What parents need to know
Parents Need to Know
Parents need to know that Make Beliefs Comix is a website where kids can create their own positive comics using a charming cast of predrawn characters. Kids don't have to register to use the site, and, because it doesn't let users post comics, it provides a safe experience (kids get a reminder to either print or email their creations to themselves or a friend). Generally, content is controversy-free. The Printables section features a few religious references; an activity encourages kids to create a prayer for someone they love, a parental-advice section briefly mentions God's plan, and another item refers to past lives. However, the nondenominational references don't encourage kids to believe or support any particular religion, and the comic creator itself doesn't include any religious overtones.
What kids can learn
Language & Reading
- presenting to others
- script writing
- making new creations
- conveying messages effectively
- multiple forms of expression
Engagement, Approach, Support
From the introductory usage illustration to tips that pop up within the tool, kids are guided through the very fun creation process. They can view writing prompts to get started or describe their feelings in unfinished comics.
Kids can practice narrative and other skills through clever usage ideas for parents and teachers that touch on themes like respect and self-improvement. Exercises don't get harder, though, and more feedback would help increase learning.
You can't save comics on the site, but teachers can access ESL, foreign-language, and writing lesson plans that include ideas for classroom use and links to information on creating Spanish, French, German, Italian, and Portuguese characters.
What's it about?
MAKE BELIEFS COMIX, created by author Bill Zimmerman, who has written more than a dozen books on drawing and other topics, offers a fun comics-construction tool for kids; parenting tips; and educator resources for language instruction and special-needs and ESL students. Kids get a detailed explanation about how to use the tool, along with frequent hints and writing prompts; they can choose from predrawn characters, customize their positioning and size, and add objects, background colors, and dialogue. Each character has a few "emotions" to choose from; facial expressions and body language help create a story. Finished comics can be printed or emailed.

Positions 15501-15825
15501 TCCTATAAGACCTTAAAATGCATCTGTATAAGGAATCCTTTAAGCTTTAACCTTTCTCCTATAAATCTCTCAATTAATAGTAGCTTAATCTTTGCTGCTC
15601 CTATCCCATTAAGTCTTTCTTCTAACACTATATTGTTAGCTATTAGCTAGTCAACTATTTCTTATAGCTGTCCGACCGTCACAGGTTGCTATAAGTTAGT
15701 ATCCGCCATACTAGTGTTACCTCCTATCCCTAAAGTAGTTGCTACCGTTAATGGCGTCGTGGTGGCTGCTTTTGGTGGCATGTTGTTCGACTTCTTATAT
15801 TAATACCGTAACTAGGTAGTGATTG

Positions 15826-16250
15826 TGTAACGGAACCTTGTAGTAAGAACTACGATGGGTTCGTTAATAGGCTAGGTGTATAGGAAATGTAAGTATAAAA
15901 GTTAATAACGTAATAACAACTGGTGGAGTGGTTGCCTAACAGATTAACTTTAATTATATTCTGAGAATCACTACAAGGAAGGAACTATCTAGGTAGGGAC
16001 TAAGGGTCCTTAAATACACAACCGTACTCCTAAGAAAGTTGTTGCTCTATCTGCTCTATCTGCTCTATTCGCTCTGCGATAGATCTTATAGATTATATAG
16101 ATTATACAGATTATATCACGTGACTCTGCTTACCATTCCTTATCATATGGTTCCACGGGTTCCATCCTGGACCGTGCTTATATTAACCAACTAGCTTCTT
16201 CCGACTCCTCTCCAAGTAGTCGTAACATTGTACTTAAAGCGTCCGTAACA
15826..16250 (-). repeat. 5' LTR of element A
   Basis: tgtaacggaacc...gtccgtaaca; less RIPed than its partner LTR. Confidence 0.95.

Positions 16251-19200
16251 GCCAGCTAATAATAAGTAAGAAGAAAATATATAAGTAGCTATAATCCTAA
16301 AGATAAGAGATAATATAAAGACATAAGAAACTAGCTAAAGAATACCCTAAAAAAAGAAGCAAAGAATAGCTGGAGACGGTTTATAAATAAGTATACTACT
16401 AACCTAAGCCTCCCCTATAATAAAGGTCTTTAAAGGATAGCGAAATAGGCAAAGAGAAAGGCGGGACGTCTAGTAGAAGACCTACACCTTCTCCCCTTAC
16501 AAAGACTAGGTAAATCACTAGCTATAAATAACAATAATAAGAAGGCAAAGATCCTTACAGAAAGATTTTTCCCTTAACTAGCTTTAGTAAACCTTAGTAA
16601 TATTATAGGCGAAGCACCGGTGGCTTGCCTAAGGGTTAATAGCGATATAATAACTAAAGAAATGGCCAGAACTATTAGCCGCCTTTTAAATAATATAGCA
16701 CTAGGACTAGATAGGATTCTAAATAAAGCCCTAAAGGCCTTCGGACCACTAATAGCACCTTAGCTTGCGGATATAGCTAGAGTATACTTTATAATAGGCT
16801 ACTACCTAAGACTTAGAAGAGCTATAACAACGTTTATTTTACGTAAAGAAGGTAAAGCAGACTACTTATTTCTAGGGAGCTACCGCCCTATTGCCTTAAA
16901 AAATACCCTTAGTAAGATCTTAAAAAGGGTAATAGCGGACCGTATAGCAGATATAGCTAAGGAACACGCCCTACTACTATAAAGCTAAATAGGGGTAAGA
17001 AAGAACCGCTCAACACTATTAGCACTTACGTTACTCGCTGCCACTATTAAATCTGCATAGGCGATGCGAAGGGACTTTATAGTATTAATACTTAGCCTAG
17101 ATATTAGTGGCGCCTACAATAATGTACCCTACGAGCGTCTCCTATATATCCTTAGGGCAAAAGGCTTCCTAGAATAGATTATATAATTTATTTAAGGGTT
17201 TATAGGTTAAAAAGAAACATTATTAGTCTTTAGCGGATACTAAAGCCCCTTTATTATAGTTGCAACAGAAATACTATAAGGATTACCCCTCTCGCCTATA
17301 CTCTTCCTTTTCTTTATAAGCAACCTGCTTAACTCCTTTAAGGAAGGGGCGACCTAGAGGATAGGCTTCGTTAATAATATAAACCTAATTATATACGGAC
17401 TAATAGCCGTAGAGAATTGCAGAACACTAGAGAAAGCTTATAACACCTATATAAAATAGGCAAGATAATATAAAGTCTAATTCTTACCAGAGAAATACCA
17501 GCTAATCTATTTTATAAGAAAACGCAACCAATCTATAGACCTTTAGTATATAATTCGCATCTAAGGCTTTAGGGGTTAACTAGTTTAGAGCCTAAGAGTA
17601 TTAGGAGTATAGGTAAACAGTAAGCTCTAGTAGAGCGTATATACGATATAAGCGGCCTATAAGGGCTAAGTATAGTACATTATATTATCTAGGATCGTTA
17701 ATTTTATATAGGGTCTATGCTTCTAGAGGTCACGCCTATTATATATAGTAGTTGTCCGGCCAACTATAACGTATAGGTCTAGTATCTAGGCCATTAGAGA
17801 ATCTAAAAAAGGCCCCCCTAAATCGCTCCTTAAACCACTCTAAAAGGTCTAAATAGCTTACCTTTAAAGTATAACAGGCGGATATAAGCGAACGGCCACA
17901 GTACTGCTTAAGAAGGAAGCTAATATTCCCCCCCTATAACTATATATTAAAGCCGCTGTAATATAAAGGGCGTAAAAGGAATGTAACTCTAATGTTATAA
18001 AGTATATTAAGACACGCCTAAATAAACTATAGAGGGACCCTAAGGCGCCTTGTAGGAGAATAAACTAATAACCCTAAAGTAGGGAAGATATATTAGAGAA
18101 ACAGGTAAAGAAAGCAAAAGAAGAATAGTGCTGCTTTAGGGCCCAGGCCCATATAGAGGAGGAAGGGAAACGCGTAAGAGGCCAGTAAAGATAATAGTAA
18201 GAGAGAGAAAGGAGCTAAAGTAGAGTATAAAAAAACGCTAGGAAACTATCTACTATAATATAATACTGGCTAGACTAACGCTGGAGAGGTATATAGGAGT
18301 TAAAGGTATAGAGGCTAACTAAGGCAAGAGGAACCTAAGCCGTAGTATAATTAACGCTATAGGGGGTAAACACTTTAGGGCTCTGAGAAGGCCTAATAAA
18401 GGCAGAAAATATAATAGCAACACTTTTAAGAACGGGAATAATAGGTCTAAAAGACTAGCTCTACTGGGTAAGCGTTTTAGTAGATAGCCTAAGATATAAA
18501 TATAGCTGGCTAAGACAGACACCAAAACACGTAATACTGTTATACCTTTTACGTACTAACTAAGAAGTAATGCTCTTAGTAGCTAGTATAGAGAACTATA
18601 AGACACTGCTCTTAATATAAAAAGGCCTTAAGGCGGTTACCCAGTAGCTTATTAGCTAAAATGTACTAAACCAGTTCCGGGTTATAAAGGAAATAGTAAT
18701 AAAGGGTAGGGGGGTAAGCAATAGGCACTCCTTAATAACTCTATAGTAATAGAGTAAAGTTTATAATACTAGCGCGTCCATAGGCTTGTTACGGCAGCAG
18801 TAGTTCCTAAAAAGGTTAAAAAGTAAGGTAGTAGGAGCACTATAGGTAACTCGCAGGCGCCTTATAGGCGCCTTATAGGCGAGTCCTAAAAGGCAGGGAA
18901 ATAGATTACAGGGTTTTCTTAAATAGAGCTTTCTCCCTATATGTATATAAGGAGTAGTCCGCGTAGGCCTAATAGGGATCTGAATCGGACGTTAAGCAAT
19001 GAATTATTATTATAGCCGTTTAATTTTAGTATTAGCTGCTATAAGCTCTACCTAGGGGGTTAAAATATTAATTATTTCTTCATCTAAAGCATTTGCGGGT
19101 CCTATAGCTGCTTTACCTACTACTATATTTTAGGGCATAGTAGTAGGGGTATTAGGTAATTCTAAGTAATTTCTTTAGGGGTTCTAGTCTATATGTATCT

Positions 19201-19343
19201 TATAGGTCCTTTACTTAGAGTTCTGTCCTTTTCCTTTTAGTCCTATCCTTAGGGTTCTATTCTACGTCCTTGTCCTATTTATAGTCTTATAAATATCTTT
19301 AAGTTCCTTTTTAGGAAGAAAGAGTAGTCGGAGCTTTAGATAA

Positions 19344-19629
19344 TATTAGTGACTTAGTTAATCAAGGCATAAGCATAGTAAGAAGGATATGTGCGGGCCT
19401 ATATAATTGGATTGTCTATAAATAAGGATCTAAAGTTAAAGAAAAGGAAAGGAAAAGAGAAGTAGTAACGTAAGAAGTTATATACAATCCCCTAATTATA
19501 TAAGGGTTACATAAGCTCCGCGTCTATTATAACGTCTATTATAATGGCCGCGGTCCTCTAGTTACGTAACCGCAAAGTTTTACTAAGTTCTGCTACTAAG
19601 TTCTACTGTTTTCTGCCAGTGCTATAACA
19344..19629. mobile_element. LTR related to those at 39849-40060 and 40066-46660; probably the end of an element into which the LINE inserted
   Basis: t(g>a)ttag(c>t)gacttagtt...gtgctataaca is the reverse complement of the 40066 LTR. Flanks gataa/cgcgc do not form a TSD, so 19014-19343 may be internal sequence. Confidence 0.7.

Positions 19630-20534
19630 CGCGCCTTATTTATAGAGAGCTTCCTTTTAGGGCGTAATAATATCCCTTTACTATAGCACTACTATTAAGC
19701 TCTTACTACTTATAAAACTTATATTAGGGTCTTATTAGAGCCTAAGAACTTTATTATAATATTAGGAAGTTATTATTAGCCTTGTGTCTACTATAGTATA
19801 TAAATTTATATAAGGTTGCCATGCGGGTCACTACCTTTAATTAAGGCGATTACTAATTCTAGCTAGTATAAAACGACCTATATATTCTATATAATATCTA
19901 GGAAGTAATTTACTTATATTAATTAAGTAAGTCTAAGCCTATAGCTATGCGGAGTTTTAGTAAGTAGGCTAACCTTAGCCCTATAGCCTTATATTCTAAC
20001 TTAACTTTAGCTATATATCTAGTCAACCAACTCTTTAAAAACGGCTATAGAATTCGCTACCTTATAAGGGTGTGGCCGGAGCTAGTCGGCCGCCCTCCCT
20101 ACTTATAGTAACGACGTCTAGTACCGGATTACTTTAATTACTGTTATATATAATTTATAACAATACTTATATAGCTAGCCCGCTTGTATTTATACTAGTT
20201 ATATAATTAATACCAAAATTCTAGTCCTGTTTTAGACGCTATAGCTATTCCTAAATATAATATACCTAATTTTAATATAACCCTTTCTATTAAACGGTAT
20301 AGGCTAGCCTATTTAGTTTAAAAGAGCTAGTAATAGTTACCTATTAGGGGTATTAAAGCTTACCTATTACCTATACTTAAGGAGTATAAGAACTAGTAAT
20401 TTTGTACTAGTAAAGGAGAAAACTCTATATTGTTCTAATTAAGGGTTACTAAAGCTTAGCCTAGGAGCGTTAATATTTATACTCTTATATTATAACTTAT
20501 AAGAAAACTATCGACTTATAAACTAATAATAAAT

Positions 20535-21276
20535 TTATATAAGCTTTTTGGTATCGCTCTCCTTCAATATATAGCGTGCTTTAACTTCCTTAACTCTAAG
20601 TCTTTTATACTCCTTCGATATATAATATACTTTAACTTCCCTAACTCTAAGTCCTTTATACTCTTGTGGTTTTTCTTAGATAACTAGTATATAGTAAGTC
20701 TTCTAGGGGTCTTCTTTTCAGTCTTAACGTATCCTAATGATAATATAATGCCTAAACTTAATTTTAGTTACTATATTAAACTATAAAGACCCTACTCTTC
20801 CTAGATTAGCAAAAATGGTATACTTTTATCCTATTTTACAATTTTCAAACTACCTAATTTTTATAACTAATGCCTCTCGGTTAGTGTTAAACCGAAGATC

Is it any good?
Make Beliefs Comix can help kids build creative and narrative comic strips. They choose characters, objects, background colors, and other elements; the main site design is a little simplistic, but the well-explained tool is so user-friendly that even art-averse kids can use it to practice storytelling, writing, and imagination skills. Make Beliefs Comix provides a number of other valuable resources for parents and kids that stress having a positive attitude. Activities encourage kids to respect others and be confident. The Printables section features several thought-provoking exercises that can help kids identify feelings and make good decisions. Other writing activities encourage them to appreciate the world around them and learn from mistakes; site content also can introduce kids to subjects like 9/11's effect and women's rights. The comic characters are diverse, featuring people of color, animals, and a kid in a wheelchair. Though it's not as versatile as other comics creators like Pixton, Make Beliefs Comix brings something else to the table: a valuable focus on positivity, awareness, and self-acceptance.
Families can talk about...
Families can talk about the challenges involved in telling a story using more pictures than words. What things are easier to say with images? Are there any examples your child can think of that might be easier to say with words?
- Discuss the chronological order of a recent family outing or event. Can your child similarly identify the beginning, middle, and end of a favorite movie or comic on the site?
- Storytelling features a number of elements, such as characterization and tone. Can your child identify some ways you could show a character is sad? How could you illustrate a character being nervous?